Tuesday, November 9, 2021

The Making of an Oil Spill

Environmental & Science Education, STEM, Earth & Space Science, Earth Systems, Society, Culture, Pollution, Sustainability

Ed Hessler

While I know better, I like to think I'm somewhat informed on world affairs. I'm not as the following essay I'm going to comment on showed me. One result of reading it is I have a candidate for the Nobel Peace Prize, if what Ed Caesar writes about in the October 8, 2021 issue of The New Yorker is solved before it becomes a long-term ecological, economic and social disaster.

Caeser's article is about the future of a ship, one dead in the water, re-purposed many years ago to be a "floating storage-and-off-loading facility" for oil. The ship is the now decrepit Safer, moored, as it has been, for about 45 years, some 5 miles off the shore of Yemen (already a nation with the world's worst humanitarian crisis). 

The Safer, an oil transfer station, is about 5 miles from the Yemen port of Hodeidah and currently stores some 1,000,000 barrels of oil. It has several futures if nothing is done: explode, suffer a catastrophic leak or sink. For some perspective, the Exxon Valdez  dumped about 250,000 barrels of oil off Alaska in 1989, and the Torrey Canyon "which struck rocks off the coast of Cornwell in 1967 dumped about 800,000 barrels of crude oil. By the way, Caesar reports that many experts expect the Safer to sink and it is not likely to stay in one piece, breaking up in descent and/or being pushed to on shore rocks to be further pounded and broken.

You will recall that Saddam Hussein, in 1991," released "some eleven million barrels of oil into the Persian Gulf, to stop a marine assault by the United States. The oil spill was the largest in history, and in some places the slick was five inches this. It polluted 500 miles of the Saudi coast, killing tens of thousands of seabirds, poisoning the water column, and creating lasting damage. '''Twelve years after this spill, more than eight million cubic metres (35,314,666,572,222 cubic feet) of oily sediment remained on the Saudi shoreline."

The Safer was once an "ultra large crude carrier," owned by Exxon and named Exxon Japan. To give you an idea of its size, to go from full speed to stop would take about 15 minutes and two miles of clear sea and like an iceberg, most of it is below water (about 70 feet). These ships were once the subject of a series in the The New Yorker which became a popular book, Supership (1974)--money, oil, the oceans and the ocean's ecosystems.  Mostert was a passenger on a medium-sized supership while he was collecting information for his story. These fragile, barge-like ships were soon mothballed (1982) and sold for scrap.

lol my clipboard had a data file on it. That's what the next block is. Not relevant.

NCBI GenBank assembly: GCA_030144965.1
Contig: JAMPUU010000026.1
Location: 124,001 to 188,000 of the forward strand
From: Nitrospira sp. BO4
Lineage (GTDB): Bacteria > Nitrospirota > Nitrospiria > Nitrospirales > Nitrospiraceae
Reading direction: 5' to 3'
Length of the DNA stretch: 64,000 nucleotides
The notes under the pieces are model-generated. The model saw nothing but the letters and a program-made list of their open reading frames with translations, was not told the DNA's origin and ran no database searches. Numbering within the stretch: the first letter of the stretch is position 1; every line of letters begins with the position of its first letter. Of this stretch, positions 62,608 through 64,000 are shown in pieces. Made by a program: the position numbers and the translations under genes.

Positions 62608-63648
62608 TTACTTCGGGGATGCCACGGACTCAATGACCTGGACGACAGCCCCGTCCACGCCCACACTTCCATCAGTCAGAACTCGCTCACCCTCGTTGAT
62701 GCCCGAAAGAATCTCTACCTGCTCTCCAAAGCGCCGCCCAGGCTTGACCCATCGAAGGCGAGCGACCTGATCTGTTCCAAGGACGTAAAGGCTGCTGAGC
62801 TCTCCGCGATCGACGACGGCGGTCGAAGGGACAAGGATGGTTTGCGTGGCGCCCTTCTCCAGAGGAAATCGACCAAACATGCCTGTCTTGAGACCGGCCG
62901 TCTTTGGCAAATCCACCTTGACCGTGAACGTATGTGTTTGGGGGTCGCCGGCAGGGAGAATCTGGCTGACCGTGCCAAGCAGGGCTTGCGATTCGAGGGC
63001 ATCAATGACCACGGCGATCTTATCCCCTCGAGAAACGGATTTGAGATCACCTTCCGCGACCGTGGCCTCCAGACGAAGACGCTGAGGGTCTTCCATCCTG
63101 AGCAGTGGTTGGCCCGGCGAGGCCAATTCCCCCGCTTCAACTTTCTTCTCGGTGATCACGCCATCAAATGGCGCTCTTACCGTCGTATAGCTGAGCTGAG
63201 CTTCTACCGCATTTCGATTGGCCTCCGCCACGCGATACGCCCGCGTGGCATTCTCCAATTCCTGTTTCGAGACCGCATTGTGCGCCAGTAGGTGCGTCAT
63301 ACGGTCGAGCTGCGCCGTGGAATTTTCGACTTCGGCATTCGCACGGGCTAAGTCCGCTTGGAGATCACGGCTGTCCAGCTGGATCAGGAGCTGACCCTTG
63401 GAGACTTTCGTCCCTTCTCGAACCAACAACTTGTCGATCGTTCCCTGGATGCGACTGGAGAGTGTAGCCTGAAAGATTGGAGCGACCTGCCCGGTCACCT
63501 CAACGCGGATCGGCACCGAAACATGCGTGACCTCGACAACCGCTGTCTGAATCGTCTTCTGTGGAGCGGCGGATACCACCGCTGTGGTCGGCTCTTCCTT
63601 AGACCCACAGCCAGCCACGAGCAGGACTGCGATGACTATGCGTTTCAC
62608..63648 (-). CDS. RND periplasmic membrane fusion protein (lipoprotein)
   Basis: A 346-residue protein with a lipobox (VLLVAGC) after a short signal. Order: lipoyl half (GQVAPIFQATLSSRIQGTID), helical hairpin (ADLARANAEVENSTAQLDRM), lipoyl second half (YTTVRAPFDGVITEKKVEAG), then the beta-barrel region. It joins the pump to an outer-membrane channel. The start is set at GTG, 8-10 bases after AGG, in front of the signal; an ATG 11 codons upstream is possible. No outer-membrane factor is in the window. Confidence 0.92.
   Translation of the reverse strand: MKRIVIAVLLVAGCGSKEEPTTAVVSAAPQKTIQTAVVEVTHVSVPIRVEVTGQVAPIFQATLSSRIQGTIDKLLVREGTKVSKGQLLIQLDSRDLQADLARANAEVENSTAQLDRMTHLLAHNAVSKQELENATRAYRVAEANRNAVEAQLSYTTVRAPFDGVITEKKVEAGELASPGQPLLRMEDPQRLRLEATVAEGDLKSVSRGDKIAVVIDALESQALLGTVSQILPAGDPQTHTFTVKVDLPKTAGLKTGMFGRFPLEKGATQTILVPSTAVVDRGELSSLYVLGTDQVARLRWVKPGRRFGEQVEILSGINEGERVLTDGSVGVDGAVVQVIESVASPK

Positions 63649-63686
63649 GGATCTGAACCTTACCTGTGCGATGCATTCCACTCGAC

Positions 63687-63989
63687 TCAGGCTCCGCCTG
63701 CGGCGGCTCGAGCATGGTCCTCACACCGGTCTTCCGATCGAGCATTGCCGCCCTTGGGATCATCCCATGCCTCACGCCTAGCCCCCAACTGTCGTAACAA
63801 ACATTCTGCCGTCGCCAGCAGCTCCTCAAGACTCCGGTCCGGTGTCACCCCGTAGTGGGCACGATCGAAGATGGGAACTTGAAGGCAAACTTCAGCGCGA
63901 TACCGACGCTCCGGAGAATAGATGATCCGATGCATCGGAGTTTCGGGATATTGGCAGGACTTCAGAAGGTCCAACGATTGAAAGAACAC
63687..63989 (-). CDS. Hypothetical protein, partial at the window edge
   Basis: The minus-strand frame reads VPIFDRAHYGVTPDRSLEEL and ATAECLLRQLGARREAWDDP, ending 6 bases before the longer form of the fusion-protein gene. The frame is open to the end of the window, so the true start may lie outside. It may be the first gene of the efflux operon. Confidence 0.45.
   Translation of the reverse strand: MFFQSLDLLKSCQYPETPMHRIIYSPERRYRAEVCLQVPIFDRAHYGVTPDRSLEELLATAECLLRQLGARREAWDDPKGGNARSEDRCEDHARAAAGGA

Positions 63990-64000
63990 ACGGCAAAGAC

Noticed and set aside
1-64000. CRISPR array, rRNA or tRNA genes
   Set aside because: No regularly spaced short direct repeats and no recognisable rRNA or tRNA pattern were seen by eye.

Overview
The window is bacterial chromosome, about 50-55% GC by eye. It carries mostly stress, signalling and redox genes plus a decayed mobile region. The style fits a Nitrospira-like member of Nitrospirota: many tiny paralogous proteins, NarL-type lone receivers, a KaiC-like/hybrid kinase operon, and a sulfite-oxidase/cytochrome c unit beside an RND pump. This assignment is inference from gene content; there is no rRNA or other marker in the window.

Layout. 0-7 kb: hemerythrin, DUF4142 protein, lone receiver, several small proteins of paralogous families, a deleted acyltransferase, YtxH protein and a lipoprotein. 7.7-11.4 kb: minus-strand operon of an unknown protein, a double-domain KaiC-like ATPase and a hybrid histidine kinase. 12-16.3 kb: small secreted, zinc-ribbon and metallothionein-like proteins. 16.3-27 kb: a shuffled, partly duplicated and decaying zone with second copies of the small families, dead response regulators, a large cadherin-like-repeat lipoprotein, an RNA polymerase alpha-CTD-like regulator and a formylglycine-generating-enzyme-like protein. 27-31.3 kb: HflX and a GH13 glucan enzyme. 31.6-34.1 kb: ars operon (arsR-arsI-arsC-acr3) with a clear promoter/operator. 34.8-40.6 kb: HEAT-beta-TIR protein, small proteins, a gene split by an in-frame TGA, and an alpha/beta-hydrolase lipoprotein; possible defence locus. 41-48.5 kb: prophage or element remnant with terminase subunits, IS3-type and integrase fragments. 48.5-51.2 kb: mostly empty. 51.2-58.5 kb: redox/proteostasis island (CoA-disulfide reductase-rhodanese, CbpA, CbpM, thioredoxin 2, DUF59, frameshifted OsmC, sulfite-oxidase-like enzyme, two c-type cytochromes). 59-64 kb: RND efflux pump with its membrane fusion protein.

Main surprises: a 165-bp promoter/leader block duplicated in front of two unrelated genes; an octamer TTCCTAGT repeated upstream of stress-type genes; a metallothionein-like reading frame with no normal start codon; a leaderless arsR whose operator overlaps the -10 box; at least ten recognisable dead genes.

The Safer is "maintained" by a skeleton crew of seven (once 50, the accommodations were described by one employee "as well appointed as a 'five-star hotel."), its electricity is supplied by two generators which provide minimal services--air conditioning is not one (temperatures often exceed 120 F below decks) but charging computers is. The maintenance budget once 20 million/year is zero. 

The ship includes a clever design. The mooring system rotates the ship when the winds become strong enough to turn it. The purpose is to reduce strain on the hull. This is vividly and garishly illustrated, appropriate to the situation, in a full page painting of the moored Safer in Caesar's article

Caeser tells readers about the decision not to construct a permanent pumping station after oil was discovered in Yemen in the early 1980s. The Hunt Oil Company (TX) was given a 15-year lease and the construction of a permanent pumping station would have taken too much time and been too costly.  In the end the lease was not renewed and the Yemen state-run oil company known as SEPOC took over the administration of the ship and pipeline and a start was made on the construction of an onshore oil terminal which was never completed.  

As you know there was a coup in Yemen which has led to a brutal and continuing conflict. The Houthis who are Zaydi Shiites, "a minority of a minority," overthrew the Sunni government, accused by the Houthis of massive financial corruption "and colluding with imperialist enemies.  Their motto is "God is great, death to the U.S., death to Israel, curse the Jews and victory for Islam." 

The threat of an explosion aboard the Safer is real. One, that Caesar describes is known as "'inerting,' in which inert gases are pumped into the tanks where the crude is stored to neutralize flammable hydrocarbons that rise off the oils. Today it is a routine safety measure but no longer practiced on the Safer. The ship is also no longer inspected for safety. An engine room leak discovered on May 27, 2020 was repaired but only temporarily. Water is still being pumped out today "using power from the on-deck generators." In addition a random spark or unintended gunshot could set an explosion off.